ORIGINAL FRENCH ARTICLE: L’armée ukrainienne fuit la ville de Debaltseve
by Gaël de Santis
Translated Tuesday 24 February 2015, by
The Ukrainian paramilitary forces and army began evacuating Debaltseve, in the eastern Ukraine, on the morning of Feb. 18.
This city, a rail hub, was isolated within the territory controlled by the insurgents. It was a strategic target for the insurgents. Indeed, its control would permit traffic between Lugansk and Donetsk, the two capitals of the self-proclaimed republics.
“This morning, the Ukrainian armed forces and the national guard accomplished the planned and organized evacuation operation of our military units in Debaltseve,” the head of state, Petro Poroshenko, said officially in an address to the nation on Feb. 18. “At present, 80% of our units have got out, and we are still awaiting two convoys,” he pointed out.
According to the Agence France Presse journalists on the spot on the morning of Feb. 18, dozens of tanks and light armored vehicles and military vehicles had been leaving the city. They arrived in Artemisvsk late in the morning on Feb. 17; 35 km away, visibly tired. “In Debaltseve, direct combat (…) took place,” Ilya Kiva reported for the Ukrainian television network, 122. “Everything is now being done to free up our forces.”
Despite the signing of a cease-fire between the insurgents and the Ukrainian army on Feb. 12, and its coming into force on Feb. 15, the fighting around Debaltseve never really stopped. During the talks in Minsk, before the signing of an accord, the question of Debaltseve was the main point of disagreement between the separatists and the Kiev authorities. The Kiev authorities felt that this city was part of the territory on which they had established their sovereignty. This development on the ground demonstrates the urgency of quickly opening negotiations on the status to be granted to the self-proclaimed republics.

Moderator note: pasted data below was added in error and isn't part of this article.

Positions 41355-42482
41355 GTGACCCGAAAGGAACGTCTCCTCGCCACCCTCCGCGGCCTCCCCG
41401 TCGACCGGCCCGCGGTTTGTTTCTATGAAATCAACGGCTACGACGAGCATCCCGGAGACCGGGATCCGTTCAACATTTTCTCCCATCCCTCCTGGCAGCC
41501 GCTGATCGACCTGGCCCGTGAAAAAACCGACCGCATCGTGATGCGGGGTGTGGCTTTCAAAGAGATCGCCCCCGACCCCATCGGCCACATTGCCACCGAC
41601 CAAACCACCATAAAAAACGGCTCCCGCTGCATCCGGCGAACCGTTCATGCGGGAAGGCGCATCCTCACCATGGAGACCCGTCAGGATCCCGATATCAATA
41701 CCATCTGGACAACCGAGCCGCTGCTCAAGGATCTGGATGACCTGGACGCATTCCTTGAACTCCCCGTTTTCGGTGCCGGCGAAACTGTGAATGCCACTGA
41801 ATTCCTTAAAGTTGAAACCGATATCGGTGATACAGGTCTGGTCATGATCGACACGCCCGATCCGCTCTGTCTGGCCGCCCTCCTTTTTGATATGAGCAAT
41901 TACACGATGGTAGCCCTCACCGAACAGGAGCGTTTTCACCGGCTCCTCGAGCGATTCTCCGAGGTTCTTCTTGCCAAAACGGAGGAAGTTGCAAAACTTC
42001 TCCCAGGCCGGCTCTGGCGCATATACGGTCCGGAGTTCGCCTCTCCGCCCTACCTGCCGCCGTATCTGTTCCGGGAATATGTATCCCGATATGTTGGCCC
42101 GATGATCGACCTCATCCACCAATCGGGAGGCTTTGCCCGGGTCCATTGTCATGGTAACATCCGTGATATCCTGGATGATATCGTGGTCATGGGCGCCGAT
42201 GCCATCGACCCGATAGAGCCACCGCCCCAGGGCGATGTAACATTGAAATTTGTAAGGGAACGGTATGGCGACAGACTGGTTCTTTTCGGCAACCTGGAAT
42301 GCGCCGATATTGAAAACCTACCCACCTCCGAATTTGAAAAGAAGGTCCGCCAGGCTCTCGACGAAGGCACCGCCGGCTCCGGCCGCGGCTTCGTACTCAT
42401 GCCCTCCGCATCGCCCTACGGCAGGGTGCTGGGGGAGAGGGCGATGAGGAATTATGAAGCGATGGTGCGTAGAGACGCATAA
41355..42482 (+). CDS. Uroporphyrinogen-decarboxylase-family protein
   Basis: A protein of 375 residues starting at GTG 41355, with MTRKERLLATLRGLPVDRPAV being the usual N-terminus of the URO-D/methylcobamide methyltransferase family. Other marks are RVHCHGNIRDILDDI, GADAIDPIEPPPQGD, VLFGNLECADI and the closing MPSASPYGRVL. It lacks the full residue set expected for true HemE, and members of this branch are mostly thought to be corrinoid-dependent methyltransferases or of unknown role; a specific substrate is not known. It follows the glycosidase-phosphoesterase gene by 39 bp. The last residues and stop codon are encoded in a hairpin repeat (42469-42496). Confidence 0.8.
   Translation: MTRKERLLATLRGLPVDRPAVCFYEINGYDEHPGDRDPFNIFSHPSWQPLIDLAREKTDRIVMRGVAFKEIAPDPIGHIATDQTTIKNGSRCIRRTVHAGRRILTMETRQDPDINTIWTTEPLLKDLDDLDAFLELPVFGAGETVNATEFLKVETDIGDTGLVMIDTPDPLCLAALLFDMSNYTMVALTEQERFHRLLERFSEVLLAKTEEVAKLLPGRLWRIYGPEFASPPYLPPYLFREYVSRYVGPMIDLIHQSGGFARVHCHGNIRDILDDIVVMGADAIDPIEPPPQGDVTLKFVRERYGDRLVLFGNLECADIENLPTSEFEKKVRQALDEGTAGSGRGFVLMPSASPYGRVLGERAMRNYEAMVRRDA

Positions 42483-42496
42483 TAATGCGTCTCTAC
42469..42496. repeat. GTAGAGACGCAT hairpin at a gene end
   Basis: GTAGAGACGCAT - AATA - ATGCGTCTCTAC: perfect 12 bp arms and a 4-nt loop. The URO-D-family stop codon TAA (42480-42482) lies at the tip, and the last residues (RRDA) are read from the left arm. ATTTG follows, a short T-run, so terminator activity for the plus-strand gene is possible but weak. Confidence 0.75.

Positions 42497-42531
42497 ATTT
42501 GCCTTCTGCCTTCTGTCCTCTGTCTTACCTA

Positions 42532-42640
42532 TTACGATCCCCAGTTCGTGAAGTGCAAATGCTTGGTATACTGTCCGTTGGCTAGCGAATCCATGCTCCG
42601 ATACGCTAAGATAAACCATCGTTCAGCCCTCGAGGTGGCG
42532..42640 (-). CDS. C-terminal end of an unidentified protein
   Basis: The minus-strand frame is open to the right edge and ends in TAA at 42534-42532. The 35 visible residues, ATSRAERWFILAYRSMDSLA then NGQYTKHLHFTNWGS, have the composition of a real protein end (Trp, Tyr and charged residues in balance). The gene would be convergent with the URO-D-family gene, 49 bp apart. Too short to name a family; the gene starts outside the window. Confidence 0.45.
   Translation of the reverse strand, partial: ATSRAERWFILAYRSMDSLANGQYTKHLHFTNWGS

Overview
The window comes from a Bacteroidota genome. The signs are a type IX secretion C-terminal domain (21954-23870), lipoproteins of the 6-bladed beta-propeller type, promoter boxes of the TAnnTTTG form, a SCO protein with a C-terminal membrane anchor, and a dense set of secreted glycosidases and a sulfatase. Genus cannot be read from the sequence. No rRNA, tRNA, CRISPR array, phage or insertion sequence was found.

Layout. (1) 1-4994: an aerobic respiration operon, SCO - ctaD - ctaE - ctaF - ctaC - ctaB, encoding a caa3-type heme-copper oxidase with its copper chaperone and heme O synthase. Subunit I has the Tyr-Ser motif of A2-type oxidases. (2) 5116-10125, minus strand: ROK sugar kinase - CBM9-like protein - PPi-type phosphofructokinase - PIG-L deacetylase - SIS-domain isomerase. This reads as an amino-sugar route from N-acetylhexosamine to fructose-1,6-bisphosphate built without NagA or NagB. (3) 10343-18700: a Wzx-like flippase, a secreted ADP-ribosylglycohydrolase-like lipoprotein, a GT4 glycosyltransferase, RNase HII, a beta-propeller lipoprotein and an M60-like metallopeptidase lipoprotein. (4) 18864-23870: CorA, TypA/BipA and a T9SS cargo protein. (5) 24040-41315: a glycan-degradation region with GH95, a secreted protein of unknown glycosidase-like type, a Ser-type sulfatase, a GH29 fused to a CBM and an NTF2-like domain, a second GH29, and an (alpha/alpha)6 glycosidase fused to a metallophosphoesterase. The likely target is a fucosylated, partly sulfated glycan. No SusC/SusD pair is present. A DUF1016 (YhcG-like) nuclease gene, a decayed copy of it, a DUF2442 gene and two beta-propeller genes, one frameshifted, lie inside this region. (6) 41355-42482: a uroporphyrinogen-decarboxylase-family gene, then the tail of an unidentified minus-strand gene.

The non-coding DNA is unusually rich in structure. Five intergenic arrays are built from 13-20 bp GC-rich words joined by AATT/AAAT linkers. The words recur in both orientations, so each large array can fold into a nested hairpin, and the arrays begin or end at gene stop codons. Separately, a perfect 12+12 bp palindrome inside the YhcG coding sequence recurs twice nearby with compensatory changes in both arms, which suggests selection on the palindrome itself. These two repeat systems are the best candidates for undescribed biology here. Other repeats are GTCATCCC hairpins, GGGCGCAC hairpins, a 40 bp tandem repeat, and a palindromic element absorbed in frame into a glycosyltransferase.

The Minsk accord “is not dead,” according to Stéphane Le Foll.
While awaiting future developments and the agreed withdrawal of heavy weapons from the front, there is to be another telephone conversation among French president François Hollande, German chancellor Angela Merkel, Russian president Vladimir Putin and Ukrainian president Petro Poroshenko. On Feb. 18, Berlin condemned the insurgents’ operations, seeing in the seizure of Debaltseve an operation that is “harmful for hopes of peace.”
For his part, French government spokesman Stéphane Le Foll believed that the accord signed on Feb. 12 is “not dead” and repeated that France, like Germany, favored “diplomacy.”
In conformity with the Minsk accord, the rebels stated on Feb. 18 that they had begun withdrawing their artillery from the zones under their control in areas where fighting had stopped, the Russian press agency Interfax reported.